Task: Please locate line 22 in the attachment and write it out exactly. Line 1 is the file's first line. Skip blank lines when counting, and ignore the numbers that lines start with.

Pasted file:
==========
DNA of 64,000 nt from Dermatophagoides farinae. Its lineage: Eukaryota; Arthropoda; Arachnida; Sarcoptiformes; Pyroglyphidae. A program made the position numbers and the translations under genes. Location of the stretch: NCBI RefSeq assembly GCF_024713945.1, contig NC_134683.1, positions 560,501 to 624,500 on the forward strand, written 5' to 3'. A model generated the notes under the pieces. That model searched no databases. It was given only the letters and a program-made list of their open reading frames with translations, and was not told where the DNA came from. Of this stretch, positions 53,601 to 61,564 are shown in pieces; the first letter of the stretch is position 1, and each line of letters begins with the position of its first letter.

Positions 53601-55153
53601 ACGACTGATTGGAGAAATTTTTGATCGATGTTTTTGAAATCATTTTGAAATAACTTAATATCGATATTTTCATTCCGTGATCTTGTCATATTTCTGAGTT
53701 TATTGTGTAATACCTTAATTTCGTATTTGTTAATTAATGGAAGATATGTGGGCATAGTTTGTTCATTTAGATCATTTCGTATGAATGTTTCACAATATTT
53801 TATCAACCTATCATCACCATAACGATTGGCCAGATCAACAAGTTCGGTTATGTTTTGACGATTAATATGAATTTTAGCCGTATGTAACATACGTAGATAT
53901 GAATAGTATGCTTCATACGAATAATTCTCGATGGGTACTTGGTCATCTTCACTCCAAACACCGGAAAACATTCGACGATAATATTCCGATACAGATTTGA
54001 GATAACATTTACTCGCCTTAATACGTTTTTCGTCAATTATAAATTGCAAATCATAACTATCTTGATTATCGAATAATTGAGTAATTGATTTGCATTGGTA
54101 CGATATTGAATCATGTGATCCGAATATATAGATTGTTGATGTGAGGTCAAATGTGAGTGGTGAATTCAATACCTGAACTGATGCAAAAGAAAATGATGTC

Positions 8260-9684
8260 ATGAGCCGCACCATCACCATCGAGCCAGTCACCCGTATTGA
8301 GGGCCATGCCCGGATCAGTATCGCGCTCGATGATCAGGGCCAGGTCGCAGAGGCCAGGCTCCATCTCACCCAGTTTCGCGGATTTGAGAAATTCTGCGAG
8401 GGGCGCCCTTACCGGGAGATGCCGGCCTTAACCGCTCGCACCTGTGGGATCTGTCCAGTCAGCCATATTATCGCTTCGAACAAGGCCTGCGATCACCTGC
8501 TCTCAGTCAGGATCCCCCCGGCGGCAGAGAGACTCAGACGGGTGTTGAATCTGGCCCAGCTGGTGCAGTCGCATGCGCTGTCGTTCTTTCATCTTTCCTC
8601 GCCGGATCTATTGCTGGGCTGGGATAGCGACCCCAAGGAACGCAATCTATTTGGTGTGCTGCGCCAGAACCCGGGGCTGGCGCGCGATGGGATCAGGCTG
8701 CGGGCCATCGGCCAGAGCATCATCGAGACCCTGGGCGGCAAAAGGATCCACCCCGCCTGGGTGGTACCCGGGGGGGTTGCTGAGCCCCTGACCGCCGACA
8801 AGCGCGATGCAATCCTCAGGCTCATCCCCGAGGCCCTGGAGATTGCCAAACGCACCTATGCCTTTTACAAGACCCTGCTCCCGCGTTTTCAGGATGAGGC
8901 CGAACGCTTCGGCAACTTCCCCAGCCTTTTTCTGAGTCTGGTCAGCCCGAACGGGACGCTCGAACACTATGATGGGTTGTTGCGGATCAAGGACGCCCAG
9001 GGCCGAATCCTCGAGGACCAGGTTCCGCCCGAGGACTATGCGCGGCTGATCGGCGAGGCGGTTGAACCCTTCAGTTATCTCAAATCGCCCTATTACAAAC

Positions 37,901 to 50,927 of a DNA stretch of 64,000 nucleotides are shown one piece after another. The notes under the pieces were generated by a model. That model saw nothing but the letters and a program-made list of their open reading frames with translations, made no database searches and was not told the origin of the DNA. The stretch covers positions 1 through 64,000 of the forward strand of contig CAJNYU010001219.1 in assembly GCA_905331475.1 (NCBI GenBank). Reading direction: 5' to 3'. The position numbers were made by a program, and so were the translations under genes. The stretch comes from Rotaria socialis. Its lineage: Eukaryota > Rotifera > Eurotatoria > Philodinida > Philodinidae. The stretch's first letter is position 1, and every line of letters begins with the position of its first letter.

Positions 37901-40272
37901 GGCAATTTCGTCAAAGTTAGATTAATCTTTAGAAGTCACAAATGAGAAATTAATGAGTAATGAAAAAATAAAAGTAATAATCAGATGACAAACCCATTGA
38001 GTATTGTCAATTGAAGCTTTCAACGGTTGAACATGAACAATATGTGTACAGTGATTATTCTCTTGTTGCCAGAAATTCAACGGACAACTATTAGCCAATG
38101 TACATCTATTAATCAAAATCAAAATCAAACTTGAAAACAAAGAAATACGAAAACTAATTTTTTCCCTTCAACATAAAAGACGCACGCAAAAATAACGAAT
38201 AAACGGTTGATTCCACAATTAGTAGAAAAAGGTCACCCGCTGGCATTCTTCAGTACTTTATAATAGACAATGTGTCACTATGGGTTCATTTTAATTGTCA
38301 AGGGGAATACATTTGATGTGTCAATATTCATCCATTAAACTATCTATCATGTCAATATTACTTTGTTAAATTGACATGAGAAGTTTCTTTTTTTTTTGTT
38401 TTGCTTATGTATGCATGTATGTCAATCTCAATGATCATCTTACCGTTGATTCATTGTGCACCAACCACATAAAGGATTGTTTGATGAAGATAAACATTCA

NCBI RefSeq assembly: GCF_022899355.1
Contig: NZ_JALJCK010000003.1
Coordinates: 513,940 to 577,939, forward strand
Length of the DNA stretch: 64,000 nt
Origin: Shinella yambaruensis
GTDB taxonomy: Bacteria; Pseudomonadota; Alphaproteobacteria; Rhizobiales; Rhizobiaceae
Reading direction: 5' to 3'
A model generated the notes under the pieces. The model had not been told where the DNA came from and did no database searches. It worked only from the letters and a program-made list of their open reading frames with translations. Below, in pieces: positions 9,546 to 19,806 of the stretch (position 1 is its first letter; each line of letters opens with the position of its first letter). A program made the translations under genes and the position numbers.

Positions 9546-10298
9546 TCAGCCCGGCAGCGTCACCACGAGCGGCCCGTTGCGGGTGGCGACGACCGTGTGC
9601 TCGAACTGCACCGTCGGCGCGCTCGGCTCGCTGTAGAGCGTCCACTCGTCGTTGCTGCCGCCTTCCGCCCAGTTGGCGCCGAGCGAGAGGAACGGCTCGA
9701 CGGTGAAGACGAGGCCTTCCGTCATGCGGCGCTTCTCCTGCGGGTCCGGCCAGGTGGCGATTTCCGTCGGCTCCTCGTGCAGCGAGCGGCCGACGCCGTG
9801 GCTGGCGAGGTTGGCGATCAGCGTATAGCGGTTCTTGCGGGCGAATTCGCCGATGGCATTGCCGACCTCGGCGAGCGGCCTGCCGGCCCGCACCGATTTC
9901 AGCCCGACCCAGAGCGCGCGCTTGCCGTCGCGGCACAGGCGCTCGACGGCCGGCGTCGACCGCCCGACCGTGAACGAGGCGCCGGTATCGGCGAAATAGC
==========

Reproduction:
38001 GTATTGTCAATTGAAGCTTTCAACGGTTGAACATGAACAATATGTGTACAGTGATTATTCTCTTGTTGCCAGAAATTCAACGGACAACTATTAGCCAATG